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Coffeemakers with a French twist

Electric machines in the style of a French press offer new options

Published: November 12, 2013 05:00 PM

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iCoffee RCB100-BC12, $170

Traditional French-press coffeemakers steep coffee grounds and hot water in a beaker, then use a manual plunger equipped with a filter to trap the grounds at the bottom before pouring. The ritual can make an elegant end to a meal. While purists may scoff, three manufacturers have introduced coffee machines that add automated brewing to variations on this age-old process. Consumer Reports tested all three with varying results and one made our list of top coffeemaker picks.

Of the trio, the iCoffee RCB100-BC12, $170, did best overall  and can make the most coffee at a time. It resembles a drip coffeemaker on steroids. Hot-water jets in the basket spritz and swirl the grounds in hot water—similar to a French press—before filling the carafe. The manufacturer, Remington, says the process eliminates the bitter aftertaste of drip coffee. We liked how simple the iCoffee was to use, and the carafe was easy to hold, pour from, and empty. It joins our list of recommended coffeemakers.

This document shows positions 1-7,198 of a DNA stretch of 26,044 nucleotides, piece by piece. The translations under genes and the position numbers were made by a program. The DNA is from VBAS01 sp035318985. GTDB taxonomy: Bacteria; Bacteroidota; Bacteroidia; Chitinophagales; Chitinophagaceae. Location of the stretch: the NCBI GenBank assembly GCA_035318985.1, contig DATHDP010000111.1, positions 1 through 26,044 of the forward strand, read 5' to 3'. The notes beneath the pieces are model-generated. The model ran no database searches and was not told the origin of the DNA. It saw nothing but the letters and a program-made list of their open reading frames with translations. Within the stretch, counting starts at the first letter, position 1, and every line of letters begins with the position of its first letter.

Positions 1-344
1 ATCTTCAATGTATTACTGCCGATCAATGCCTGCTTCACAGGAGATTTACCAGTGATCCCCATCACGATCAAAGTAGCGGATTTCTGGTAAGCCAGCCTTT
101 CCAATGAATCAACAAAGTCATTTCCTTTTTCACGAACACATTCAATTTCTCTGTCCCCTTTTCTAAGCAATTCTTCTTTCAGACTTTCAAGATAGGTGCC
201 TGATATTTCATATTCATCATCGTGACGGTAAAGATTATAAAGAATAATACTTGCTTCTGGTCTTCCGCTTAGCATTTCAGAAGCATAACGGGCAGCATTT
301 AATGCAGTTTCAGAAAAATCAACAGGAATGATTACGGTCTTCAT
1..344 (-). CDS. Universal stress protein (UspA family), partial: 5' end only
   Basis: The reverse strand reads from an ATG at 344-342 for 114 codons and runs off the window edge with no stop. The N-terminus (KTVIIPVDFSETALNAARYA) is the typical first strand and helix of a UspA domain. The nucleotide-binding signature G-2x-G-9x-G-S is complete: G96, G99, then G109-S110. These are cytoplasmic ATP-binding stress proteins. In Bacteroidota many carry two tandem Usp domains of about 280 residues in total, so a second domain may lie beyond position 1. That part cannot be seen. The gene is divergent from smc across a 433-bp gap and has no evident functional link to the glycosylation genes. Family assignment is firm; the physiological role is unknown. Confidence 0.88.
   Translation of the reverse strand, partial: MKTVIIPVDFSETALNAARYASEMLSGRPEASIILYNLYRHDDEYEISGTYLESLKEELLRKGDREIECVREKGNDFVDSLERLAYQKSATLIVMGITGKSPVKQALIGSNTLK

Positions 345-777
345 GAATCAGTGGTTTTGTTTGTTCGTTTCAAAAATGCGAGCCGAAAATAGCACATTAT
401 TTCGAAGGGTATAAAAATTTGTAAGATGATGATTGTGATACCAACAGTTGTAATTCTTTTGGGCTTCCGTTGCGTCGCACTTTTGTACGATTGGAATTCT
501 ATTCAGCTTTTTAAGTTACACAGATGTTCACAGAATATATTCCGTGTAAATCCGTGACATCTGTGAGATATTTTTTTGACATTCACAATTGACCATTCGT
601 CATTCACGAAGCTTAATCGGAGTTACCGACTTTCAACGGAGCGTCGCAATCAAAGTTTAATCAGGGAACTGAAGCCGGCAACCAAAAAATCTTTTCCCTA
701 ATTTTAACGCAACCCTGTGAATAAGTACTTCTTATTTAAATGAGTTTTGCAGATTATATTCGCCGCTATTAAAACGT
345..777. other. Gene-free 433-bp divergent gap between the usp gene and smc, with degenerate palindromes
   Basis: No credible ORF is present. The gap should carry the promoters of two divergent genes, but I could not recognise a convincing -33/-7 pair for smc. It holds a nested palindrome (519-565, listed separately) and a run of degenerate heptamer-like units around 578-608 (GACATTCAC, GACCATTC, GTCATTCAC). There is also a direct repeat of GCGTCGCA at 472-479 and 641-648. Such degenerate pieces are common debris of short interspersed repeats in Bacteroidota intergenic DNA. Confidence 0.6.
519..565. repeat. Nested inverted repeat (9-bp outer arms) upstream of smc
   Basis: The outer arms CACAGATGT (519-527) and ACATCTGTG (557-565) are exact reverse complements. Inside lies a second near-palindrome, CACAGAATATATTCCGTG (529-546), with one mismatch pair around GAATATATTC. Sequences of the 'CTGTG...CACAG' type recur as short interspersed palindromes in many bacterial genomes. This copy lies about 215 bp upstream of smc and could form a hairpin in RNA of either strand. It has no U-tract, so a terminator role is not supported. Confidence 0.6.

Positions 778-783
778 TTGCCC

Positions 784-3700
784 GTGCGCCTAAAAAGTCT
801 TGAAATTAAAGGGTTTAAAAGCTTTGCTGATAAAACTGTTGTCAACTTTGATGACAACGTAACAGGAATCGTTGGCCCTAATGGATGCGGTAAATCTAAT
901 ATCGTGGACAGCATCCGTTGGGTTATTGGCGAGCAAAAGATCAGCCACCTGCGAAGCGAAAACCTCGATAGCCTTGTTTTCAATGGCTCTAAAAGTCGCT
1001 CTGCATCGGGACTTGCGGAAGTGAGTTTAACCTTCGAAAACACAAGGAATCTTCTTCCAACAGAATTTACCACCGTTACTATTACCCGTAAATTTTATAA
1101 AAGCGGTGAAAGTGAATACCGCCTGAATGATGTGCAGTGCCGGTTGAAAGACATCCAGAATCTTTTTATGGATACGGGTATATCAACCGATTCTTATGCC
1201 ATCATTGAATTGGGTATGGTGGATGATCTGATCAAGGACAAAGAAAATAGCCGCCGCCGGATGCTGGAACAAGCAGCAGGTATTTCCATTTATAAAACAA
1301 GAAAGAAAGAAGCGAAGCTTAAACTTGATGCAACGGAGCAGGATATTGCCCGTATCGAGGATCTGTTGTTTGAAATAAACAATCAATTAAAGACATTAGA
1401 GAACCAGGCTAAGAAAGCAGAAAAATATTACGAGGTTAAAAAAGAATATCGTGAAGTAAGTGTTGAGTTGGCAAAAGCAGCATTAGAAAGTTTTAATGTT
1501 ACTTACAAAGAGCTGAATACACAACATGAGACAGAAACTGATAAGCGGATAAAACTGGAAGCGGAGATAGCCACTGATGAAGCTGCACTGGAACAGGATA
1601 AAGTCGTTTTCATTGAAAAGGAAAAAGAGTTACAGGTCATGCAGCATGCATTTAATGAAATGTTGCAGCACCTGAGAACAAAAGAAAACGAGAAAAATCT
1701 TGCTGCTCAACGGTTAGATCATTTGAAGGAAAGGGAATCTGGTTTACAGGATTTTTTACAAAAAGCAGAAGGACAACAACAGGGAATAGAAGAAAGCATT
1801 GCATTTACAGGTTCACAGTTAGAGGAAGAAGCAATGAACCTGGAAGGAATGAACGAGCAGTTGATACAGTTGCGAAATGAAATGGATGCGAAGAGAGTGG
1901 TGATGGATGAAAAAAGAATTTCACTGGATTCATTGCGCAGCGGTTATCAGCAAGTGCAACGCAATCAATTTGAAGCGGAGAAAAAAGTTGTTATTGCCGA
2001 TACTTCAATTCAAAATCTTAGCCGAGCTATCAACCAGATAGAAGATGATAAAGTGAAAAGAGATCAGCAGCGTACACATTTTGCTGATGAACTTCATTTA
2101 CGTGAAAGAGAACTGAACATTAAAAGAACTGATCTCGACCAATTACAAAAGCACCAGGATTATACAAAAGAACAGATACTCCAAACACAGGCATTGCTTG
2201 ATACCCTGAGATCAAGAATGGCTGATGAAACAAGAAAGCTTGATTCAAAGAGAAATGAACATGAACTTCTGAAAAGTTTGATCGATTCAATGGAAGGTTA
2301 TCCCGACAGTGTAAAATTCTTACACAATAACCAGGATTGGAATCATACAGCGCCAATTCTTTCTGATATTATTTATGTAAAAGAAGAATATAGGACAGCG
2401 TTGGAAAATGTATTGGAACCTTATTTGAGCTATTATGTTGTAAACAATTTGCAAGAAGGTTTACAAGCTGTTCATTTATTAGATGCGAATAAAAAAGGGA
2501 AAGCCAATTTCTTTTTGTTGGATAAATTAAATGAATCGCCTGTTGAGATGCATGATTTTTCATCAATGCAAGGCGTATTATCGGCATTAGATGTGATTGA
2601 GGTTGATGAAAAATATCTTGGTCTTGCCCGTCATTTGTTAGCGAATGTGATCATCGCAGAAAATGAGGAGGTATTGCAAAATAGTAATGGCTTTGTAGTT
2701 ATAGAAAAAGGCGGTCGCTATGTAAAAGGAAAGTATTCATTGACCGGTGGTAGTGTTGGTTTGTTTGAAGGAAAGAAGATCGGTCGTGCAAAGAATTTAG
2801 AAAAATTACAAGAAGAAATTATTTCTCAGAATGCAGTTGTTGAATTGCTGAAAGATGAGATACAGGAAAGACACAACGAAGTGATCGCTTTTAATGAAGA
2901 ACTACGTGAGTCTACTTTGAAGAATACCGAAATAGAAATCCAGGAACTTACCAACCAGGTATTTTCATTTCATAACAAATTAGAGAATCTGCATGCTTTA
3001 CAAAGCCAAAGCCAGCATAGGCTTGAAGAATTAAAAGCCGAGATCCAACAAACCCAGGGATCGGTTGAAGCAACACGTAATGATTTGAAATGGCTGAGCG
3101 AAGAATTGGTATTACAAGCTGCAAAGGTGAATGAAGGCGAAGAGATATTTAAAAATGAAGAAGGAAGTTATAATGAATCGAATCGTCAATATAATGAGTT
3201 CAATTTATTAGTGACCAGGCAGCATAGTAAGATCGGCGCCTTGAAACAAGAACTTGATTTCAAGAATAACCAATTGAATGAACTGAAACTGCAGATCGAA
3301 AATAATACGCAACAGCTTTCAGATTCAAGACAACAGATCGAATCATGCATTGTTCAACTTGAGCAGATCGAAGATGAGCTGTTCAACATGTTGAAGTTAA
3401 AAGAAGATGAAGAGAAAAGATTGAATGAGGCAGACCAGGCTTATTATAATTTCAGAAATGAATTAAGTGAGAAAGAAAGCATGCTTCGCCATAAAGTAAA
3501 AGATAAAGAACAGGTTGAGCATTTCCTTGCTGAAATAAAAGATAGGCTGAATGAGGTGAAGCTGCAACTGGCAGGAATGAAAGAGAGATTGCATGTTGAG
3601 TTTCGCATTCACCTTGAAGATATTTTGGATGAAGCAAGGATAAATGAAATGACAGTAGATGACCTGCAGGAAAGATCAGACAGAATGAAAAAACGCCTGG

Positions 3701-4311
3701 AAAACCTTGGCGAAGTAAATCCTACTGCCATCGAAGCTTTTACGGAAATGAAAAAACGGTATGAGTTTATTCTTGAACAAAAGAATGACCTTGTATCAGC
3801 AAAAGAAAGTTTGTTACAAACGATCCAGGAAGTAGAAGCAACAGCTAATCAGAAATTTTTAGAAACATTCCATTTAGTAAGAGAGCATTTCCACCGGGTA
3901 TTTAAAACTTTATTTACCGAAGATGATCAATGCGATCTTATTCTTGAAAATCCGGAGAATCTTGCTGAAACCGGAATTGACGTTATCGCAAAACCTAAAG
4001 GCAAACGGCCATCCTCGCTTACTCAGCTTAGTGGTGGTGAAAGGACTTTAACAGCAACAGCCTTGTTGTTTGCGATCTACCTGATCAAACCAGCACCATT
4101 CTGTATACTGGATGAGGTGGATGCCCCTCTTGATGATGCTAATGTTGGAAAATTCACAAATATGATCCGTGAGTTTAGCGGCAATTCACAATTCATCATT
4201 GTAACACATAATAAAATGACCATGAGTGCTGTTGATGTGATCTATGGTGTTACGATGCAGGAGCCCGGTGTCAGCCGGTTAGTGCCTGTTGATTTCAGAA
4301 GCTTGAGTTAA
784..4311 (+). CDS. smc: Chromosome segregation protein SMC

Capresso Coffee à la Carte, $180

For something closer to the French-press experience—but with a tea option—the Capresso Coffee à la Carte, $180, is worth considering. It works similarly to a traditional French press: An assembly holds one of two removable, cylindrical filters (the other is for tea) and a plunger. Coffee or tea automatically drips into a carafe or a cup once the pressurized brewing process is complete. The removable reservoir holds 45 ounces, enough for a dinner party. The Capresso was easy to use and clean. One caveat: Your cup can be no taller than 3½ inches tall.

Bunn Trifecta MB, $550

Bunn boasts that its Trifecta MB, $550, offers “a brew method unlike any you have tried before.” And for that price it should. The Bunn Trifecta MB comes with two plastic “brew chambers,” one serves as a small French-press pitcher for coffee or tea, which drips into the other. You get a choice of five so-called turbulence levels and five brew-time choices, between 40 seconds and 3 minutes, so it’s easy to personalize your brew. But the controls take some getting used to, and you can brew only 12 ounces at a time. You also need to keep the machine plugged in to keep the water in its internal tank hot for brewing.

You’ll find all three models in our Ratings for coffeemakers, along with the results of our tests of conventional drip and single-serve (pod) coffeemakers and espresso machines. But first check out our buying guide.

—Ed Perratore

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